A 92-year-old man is feeling hopeless and forgotten. Edmund Stefan has been living alone in a trailer. His family lives a province away.
“For a long, long time I have been here by myself.”
He is battling a failing memory and the feeling of isolation. “It’s the loneliness that gets you going. You live alone, can’t remember anything. As long as you are with people, you’re concentrating on what you see…but being in your own home, day in and day out…the winter is the worst part.”
Stefan fell victim to a break-in while he was asleep. He says his drivers license and important paperwork was stolen. With a smashed-in window and broken door, Stefan says it’s hard to heat his home.
Money has also run out. Stefan used all of his savings on living expenses.”How can we live on a little pension of $1000 a month? You can’t. The rent is high, food is high.”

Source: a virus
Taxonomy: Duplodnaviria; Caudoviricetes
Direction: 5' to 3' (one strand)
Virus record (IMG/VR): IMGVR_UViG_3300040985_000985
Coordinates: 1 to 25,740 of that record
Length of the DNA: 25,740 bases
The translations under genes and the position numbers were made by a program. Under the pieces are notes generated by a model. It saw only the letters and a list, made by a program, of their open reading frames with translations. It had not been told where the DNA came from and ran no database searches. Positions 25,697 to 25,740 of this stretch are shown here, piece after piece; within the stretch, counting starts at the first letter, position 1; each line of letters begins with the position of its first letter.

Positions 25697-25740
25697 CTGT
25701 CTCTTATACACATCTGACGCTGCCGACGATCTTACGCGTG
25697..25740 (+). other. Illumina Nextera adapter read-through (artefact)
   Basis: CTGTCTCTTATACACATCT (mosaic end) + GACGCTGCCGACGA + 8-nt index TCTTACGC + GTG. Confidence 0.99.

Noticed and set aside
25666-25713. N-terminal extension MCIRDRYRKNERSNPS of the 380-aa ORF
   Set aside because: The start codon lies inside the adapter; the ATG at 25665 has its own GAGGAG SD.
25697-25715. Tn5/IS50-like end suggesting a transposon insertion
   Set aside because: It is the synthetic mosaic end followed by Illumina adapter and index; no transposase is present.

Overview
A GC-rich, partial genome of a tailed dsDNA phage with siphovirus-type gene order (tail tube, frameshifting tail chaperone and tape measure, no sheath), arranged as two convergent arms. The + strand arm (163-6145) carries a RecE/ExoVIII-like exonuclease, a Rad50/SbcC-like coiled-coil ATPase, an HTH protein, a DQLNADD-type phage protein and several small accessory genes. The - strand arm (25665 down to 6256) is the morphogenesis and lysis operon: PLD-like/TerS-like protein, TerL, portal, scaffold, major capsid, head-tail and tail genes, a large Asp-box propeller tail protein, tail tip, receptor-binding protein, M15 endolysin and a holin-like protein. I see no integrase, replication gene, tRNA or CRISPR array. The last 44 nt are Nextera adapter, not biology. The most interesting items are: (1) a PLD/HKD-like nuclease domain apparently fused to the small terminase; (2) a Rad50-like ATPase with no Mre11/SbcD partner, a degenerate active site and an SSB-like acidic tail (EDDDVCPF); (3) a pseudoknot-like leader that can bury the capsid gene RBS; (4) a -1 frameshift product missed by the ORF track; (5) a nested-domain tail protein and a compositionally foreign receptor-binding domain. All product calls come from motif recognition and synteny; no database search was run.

Sometimes, the darkness takes over. “I just want to wipe myself out because I don’t know how I am going to live.”
A week ago, staff at the Fire Pit Cultural Drop-In Centre set Stefan up at the mens shelter.
“We worry about him,” says the Elder Advisor of the Centre, Violet Bozoki.”He’s 92-years-old, what’s he going to do? Walk the streets? He can’t hear very well. He could get hit by a car.”
Bozoki says far too many seniors are falling through the cracks. “There’s not much support for seniors or elders in the community. We have quite a few seniors that come in here everyday and stay all day.”
The Fire Pit is working with BC Housing to get Stefan into a low-income apartment.
“Hopefully he will be in there in the new year,” says Bozoki.
In the meantime, company helps him fight the darkness. “I don’t know how I am going to live, but I have met a lot of good people since I have gotten into here [the Fire Pit].”